Literally every aspect of a pencil is the result of human creativity. The materials out of which the pencil is made, each of the many processes for fashioning those materials into a pencil, and the financing that makes those processes feasible first had to be thought of by a human mind. Without human creativity there is no paint to cover the pencil and no dyes to color that paint yellow, no rubber used as an eraser and no aluminium for making the ferrule that attaches the eraser to the pencil, no tires and internal-combustion engines and diesel fuel for transporting inputs to pencil factories and pencils to office-supply stores, no saw blades for felling trees, no liability insurance and commercial credit for making the operation of mining and manufacturing firms feasible; there’s no anything. Each and every one of these products and processes exists only because individuals were led to creatively think each one up and to figure out how to apply the idea in reality.

Each pencil, seemingly so simple and obvious, is a monument not only to human cooperation coordinated by the price system, but also to human creativity and innovation.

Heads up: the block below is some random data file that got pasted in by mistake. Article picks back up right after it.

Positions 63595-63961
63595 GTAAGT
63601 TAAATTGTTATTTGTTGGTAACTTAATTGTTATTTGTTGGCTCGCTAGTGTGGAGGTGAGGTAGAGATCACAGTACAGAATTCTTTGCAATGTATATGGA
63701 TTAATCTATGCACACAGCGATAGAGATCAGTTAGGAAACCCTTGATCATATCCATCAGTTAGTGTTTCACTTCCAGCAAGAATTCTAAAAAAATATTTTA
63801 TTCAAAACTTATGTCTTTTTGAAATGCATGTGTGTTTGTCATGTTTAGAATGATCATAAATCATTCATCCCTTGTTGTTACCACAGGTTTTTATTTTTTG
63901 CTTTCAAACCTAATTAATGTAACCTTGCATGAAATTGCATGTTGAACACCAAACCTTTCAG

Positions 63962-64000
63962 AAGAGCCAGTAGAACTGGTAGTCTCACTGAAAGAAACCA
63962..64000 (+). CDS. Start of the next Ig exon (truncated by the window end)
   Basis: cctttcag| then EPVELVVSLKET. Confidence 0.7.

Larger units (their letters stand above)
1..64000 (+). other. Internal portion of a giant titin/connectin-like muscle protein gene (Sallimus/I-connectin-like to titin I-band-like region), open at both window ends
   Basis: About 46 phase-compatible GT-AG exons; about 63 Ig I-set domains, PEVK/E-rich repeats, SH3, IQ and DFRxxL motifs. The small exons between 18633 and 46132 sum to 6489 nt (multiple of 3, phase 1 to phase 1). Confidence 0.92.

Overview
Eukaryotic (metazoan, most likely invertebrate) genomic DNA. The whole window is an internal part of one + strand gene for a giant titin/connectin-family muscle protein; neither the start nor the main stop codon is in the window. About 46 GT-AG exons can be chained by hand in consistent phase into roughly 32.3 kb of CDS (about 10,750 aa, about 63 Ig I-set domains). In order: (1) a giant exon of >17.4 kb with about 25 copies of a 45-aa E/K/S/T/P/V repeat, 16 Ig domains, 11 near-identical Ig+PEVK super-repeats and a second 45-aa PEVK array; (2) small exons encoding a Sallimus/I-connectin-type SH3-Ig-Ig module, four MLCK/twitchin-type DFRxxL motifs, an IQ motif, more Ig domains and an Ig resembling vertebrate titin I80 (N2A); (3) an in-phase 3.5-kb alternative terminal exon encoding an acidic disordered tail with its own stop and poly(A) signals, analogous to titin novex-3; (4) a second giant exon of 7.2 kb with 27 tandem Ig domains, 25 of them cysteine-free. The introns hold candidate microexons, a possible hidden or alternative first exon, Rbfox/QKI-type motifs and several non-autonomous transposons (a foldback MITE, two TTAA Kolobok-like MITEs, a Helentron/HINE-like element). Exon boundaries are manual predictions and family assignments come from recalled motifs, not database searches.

This creativity and innovation are indispensable to our way of life. Without them, most of us would be dead, and the few of us alive would be mired in poverty unimaginable. As Deirdre McCloskey emphasises, the great triumph of capitalism – what she appropriately calls “innovism” – is the unleashing of human creativity, and the testing of this creativity in competitive markets in which individuals spend their own money as they choose. Only in the past 300 years has human creativity been tapped in a way that has turned it from a slow trickle into a gushing torrent. It’s no coincidence that only in the past 300 years have human living standards skyrocketed.

Creativity Cannot be Planned


But here’s another fact about creativity: by its nature it is unpredictable. It cannot be planned. While this observation, so stated, sounds trite, it is a fact ignored by those who call for the government to superintend commerce.

Because economic growth is overwhelmingly a process of entrepreneurial creativity, economic growth is overwhelmingly a process of unpredictable and unplannable change. Proponents of using protectionism and industrial policy to channel economic growth along some pre-conceived path do not understand the source of economic growth. They do not understand that their schemes for consciously directing growth according to their bureaucratic blueprints and academic fancies will unavoidably, by reducing creativity, reduce economic growth and over the long run harm the very people whom they wish to help.